Blair defends record on rights, democracy, justice
LONDON, Feb 26 (Reuters) British Prime Minister Tony Blair, accused both nationally and from within his own Labour Party of undermining civil liberties, today said his critics were mistaken and out of touch with reality.
Blair has won three consecutive elections since leading his party out of 18 years in the political wilderness in 1997. But he has said he will not stand for a fourth term, and has suffered three parliamentary defeats since November.
He only won key votes this month on banning smoking in public places, introducing national identification cards and anti-terrorism laws by significantly changing initial proposals to head off a revolt from his own lawmakers.
''I accept the good faith of our critics. I just believe them to be profoundly mistaken,'' Blair wrote in the Observer newspaper in an article entitled ''I don't destroy liberties, I protect them''.
''If the nature of the threat changes so should our policies.
That is not destroying our liberties, but protecting them.'' Blair said he was the most libertarian and accountable prime minister, bringing in key human rights legislation, spending proportionately more time taking questions in parliament than any predecessor and holding monthly news conferences.
''I am from that generation that I would characterise, crudely, as hard on behaviour but soft on lifestyle i.e. I support tough measures on crime but am totally pro gay rights,'' wrote the devoutly Catholic father of four.
''I believe in live and let live, except where your behaviour harms the freedom of others. A society with rules but without prejudices is how I might sum it up,'' he added.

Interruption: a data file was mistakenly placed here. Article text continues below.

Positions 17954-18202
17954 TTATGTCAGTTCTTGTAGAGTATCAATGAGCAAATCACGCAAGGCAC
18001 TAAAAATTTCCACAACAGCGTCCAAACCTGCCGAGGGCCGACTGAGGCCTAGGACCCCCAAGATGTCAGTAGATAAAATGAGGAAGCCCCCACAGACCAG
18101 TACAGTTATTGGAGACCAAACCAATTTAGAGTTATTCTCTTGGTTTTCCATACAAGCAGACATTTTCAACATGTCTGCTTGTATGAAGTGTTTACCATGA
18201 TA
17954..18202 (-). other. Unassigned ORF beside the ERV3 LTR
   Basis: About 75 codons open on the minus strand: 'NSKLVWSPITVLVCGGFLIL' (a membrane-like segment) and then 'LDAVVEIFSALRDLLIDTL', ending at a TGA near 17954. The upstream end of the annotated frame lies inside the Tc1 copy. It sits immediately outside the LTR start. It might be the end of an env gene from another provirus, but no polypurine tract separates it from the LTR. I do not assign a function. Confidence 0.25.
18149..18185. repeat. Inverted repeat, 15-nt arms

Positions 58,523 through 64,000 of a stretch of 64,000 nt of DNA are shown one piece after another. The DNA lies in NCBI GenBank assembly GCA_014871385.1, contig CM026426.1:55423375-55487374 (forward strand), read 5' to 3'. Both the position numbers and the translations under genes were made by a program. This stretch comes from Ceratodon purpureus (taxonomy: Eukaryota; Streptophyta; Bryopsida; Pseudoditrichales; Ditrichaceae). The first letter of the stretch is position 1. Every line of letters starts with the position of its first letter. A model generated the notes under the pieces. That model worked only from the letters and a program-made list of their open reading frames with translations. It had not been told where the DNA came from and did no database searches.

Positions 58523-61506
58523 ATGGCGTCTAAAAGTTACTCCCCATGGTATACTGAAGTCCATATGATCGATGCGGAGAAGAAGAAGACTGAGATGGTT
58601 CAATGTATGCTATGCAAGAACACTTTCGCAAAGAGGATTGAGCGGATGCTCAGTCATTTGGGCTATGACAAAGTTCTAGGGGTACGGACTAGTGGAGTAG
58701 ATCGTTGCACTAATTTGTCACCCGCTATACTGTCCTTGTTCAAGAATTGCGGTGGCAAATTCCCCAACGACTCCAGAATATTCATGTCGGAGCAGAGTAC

Blair introduced controversial Antisocial Behaviour Orders -- known as ASBO's -- and in January launched the ''Respect Action Plan'' to combat the growing scourge of street violence.
He said that while he condemned the bombing and murder campaign waged by the Irish Republican Army fighting for a united Ireland, it was of a different character from the threat posed by suicide bombers like those who struck London in July.
The raft of anti-terrorism laws that had been passed since the attacks on New York and Washington on Sept. 11, 2001 had been a response to the new threat.
''For me this is not an issue of liberty but modernity,'' he wrote. ''The question is not one of individual liberty vs. the state but of which approach best guarantees most liberty for the largest number of people.
''People should be prevented from glorifying terrorism. You can say it is a breach of the right of free speech but in the real world, people get hurt when organisations encourage hatred,'' he added.
Reuters SK VP0452